Conducting Arc Flash Study in a Testing Area

SJS_421

New Member
Aug 7, 2018
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#1
Scenario - A manufacturing company that makes industrial control panels for a variety of their customers has a testing area in their manufacturing facility where control panels are energized and tested. The rated voltage and frequency of control panels vary from 120-600VAC. Rated frequency varies from 50-60Hz. There are dedicated testing personnel who carry out functional testing on these panels on a day-to-day basis. There are transformers inside these control panels which step down the main power coming in to several lower levels and distribute within the control panel. The control panels are highly complicated with multiple compartments and number of components ranging from 100-400. Testing personnel follows proper lock-out tag-out procedures and wear arc rated gloves while measuring voltage during testing. Because of the nature of the business, all projects are unique and control panels are built in all different sizes and shapes. Hence the distance from an exposed live part inside an energized control panel to the face or chest of the testing personnel is not constant.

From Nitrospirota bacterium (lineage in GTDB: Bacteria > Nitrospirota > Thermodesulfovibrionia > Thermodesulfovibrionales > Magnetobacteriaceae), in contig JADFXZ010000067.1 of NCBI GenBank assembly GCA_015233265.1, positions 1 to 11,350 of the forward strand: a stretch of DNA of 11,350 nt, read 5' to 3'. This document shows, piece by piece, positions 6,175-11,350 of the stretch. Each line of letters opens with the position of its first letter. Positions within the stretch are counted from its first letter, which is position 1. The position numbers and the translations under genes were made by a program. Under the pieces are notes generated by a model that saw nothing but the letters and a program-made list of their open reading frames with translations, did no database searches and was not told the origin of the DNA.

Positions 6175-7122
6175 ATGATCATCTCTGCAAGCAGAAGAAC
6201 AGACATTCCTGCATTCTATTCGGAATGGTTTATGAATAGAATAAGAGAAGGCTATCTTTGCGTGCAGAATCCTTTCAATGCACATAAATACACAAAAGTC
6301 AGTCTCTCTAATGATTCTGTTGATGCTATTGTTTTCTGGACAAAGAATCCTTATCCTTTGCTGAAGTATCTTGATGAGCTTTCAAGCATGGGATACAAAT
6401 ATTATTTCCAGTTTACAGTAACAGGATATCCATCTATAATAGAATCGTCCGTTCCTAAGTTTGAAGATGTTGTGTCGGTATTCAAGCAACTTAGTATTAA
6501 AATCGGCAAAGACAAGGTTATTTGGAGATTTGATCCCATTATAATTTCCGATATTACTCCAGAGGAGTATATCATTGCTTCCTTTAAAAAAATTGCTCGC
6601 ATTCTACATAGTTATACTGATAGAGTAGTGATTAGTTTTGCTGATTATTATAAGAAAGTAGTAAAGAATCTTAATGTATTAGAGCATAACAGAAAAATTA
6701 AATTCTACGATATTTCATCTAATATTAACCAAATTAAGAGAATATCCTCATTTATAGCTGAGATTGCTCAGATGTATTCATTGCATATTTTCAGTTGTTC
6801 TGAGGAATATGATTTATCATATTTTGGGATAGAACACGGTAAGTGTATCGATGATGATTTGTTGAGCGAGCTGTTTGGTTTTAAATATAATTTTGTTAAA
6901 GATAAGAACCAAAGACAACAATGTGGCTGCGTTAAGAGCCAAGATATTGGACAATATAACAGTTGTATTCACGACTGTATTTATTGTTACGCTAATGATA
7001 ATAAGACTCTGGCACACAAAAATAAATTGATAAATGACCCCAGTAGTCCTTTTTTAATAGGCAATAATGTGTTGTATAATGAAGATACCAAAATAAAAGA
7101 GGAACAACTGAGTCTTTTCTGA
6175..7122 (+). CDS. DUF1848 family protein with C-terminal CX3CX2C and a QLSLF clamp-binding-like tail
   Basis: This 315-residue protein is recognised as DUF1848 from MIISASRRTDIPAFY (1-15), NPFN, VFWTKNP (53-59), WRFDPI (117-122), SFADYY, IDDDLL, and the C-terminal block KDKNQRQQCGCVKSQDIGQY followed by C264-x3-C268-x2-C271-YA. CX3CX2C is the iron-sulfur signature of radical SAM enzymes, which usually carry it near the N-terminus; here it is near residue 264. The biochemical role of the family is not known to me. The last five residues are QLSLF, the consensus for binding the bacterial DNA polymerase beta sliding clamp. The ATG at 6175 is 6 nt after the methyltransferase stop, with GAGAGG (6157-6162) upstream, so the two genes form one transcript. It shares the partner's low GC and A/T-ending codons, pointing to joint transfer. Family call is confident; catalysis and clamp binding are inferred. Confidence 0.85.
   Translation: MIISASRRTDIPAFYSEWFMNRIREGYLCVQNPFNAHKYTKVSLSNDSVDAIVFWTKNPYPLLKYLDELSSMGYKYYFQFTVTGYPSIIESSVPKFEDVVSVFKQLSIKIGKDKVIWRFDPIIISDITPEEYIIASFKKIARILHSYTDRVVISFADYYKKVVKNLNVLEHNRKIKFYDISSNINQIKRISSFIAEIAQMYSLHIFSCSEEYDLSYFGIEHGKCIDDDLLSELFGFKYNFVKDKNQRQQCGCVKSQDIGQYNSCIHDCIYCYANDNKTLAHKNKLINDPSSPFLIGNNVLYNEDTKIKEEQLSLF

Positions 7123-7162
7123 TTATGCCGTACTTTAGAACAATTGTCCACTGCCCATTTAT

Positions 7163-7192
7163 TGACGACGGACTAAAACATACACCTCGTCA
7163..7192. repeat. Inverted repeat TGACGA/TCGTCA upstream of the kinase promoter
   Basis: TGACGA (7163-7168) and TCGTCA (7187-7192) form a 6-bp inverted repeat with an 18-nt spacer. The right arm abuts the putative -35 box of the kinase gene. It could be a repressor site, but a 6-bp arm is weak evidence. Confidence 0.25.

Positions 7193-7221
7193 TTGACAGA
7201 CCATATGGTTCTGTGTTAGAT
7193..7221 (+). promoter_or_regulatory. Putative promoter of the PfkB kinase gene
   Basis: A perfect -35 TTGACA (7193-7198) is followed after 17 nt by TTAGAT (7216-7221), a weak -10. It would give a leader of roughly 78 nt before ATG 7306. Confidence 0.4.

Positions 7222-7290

There is obviously the existence of electric hazard. But, when system variables (voltage, distance to an exposed live part etc) are varying always, how should arc flash study be conducted? How can appropriate PPE be recommended to the testing personnel or how do I make sure that the existing PPE requirements are sufficient?
 

Hugh Hoagland

Moderator
Staff member
Dec 30, 2016
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Louisville, KY
www.arcwear.com
#2
This is a pretty common problem. AR gloves do not provide shock protection. They are for arc flash protection only. IF contact could be made with the parts, the AR gloves could allow the worker to be shocked but would provide protection from the arc flash.

I would recommend a "boundary study" to find the worst case scenario for this current level the potential clearing times and dress appropriately. There may be VERY limited current depending on the size and impedance of the transformer but the study should give you the maximum scenario. e-Hazard engineers have done many of these types of studies but most have limited incident energy because the control panels don't require much current for the tests. However the shock and arc flash hazard are critical to explore. If the energy exceeds 1.2 cal/cm², we'd recommend to look at the fast clearing device upstream to reduce the energy.